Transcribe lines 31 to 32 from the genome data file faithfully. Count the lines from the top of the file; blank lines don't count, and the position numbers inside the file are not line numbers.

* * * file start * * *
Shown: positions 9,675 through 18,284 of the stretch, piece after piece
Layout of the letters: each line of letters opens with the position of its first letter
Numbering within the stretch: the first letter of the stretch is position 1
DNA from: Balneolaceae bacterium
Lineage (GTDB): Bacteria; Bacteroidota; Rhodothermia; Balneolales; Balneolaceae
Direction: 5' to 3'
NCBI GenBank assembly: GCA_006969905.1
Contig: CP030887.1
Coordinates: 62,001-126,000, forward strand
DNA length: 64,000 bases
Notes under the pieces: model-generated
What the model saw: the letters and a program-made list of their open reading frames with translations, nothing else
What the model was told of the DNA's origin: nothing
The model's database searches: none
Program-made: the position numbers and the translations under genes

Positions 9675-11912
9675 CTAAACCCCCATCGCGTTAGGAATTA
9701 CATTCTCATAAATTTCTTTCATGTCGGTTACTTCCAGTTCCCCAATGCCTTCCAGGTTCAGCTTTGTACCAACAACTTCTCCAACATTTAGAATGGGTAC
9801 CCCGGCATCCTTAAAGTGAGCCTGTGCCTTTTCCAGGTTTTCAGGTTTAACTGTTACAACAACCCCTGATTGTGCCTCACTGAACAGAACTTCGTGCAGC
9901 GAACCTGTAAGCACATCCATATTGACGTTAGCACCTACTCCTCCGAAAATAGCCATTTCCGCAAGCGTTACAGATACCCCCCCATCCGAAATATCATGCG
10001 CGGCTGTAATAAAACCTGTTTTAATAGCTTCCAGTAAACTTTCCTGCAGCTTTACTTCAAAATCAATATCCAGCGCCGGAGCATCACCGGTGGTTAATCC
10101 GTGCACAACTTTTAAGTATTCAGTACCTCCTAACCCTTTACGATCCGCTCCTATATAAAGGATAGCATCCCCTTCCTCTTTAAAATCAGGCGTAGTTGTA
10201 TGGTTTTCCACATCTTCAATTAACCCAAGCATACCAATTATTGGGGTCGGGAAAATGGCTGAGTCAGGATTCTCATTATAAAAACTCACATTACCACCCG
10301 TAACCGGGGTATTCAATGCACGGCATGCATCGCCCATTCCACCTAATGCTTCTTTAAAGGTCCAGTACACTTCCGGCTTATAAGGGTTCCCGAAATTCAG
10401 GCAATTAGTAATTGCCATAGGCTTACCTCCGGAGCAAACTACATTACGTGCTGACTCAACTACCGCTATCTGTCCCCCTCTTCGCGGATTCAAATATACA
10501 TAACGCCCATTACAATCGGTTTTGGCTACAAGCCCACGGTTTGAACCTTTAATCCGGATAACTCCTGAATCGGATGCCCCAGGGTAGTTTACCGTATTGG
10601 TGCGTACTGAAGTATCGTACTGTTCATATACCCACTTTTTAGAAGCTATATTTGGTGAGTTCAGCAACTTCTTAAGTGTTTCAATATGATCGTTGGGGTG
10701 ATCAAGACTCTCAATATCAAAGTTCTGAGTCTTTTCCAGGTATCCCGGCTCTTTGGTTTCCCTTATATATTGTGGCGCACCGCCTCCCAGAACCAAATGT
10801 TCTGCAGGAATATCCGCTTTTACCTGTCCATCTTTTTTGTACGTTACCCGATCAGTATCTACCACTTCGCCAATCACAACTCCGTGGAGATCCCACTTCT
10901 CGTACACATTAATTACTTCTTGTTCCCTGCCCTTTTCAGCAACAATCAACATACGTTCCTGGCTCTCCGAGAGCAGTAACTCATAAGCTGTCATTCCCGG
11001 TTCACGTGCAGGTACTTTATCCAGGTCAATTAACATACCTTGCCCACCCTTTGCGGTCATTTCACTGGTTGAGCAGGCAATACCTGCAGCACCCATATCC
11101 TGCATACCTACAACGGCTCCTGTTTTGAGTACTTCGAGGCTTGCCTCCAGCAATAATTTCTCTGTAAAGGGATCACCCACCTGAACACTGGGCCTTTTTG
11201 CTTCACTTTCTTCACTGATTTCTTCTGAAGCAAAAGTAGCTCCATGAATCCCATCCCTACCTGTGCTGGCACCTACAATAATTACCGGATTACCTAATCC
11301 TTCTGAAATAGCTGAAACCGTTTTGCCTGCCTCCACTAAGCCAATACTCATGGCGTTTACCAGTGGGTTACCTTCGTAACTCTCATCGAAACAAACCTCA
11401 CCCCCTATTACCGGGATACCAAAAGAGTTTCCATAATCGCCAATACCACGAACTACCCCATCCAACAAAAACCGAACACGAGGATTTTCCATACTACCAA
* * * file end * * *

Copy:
11001 TTCACGTGCAGGTACTTTATCCAGGTCAATTAACATACCTTGCCCACCCTTTGCGGTCATTTCACTGGTTGAGCAGGCAATACCTGCAGCACCCATATCC
11101 TGCATACCTACAACGGCTCCTGTTTTGAGTACTTCGAGGCTTGCCTCCAGCAATAATTTCTCTGTAAAGGGATCACCCACCTGAACACTGGGCCTTTTTG